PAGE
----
Jack McEvoy was the lead in The Poet and The Scarecrow and because of circumstances in those novels has tumbled quite a ways from lead bylines in prominent LA papers to writing for a consumer website.  His off and on again love interest, Rachel Walling, has also lost her job as an FBI profiler (because of McEvoy!) and is now doing corporate background checks.  Yet both still have the fire in the blood for crime, and each other.

They start chasing The Shrike, who they quickly find out is targeting women using a DNA website like or 23 and Me.  

This novel is a slow boil that continues to ratchet and ratchet the tension to an explosive finale, and a second chance for several characters.

Connelly is a solid writer and this is a decent thriller to add to his admirable bibliography.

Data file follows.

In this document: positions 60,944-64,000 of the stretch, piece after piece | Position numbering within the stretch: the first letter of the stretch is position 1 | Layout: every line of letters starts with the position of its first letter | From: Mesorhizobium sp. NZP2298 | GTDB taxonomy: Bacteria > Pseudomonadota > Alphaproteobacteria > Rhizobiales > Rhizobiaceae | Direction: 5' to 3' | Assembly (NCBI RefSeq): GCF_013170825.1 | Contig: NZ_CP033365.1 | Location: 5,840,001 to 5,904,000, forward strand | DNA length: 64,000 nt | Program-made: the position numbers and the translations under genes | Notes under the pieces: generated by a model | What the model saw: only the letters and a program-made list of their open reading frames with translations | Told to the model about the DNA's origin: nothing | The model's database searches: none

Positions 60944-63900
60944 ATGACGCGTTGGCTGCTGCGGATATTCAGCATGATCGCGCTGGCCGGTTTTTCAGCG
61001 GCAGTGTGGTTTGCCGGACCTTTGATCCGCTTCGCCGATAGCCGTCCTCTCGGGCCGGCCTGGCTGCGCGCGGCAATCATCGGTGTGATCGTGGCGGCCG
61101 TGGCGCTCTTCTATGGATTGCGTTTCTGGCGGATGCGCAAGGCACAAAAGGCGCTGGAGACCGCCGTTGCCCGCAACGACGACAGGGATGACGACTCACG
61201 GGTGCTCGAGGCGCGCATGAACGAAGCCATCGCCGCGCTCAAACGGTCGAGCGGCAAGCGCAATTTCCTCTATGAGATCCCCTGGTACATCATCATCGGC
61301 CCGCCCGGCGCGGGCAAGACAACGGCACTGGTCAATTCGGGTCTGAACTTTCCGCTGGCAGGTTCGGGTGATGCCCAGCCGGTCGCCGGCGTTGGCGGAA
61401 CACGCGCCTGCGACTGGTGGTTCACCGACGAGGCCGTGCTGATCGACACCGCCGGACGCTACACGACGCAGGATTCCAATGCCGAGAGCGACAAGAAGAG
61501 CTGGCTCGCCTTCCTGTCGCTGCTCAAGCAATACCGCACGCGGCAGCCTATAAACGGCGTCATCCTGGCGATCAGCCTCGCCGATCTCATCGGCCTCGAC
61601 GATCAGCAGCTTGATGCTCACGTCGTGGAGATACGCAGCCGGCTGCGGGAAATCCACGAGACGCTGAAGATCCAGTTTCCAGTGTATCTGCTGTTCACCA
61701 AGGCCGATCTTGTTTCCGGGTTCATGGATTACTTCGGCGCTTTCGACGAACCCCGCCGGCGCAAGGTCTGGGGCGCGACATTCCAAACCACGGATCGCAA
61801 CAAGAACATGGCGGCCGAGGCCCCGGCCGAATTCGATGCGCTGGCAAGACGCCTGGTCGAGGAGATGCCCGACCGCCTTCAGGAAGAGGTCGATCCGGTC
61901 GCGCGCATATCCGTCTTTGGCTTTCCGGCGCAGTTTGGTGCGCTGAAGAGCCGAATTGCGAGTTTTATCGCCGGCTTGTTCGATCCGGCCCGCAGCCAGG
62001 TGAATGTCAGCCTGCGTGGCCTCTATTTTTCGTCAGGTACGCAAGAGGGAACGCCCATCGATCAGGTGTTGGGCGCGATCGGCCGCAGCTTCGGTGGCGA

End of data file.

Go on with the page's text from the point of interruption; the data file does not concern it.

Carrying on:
I checked this out from the Bookmobile for the New Castle-Henry County Public Library--my first library in six months--and read it quickly.

Thursday, October 1, 2020

#50: The Last Lawman by Peter Brandvold

 An aging lawman goes after a deadly gang in Peter Brandvold's The Last Lawman.

Western vet Brandvold has written a lot of "fast action" westerns frequently heavy in sex and violence.  This one has all of that plus features a unique character, a grizzled and cantankerous old law dog who is hoping his heart doesn't quit on him before he has sent a lot of bad guys to Boot Hill.

The bad guys are an especially evil bunch called The Vultures who rape, murder, and pillage across a pretty wide path while our protagonist doggedly follows, gaining and losing a lot of gun-help along the way.

This one has a memorably blood-soaked finale, set in a rotting ghost town that evoked, to me, late-period spaghetti westerns.  The surprise appearance of another Brandvold series character will be welcome to fans.

Brandvold knows how to write westerns for people who like them tough and mean, and I have enjoyed all that I have sampled.  I bought this one for my beloved Kindle and read it quickly.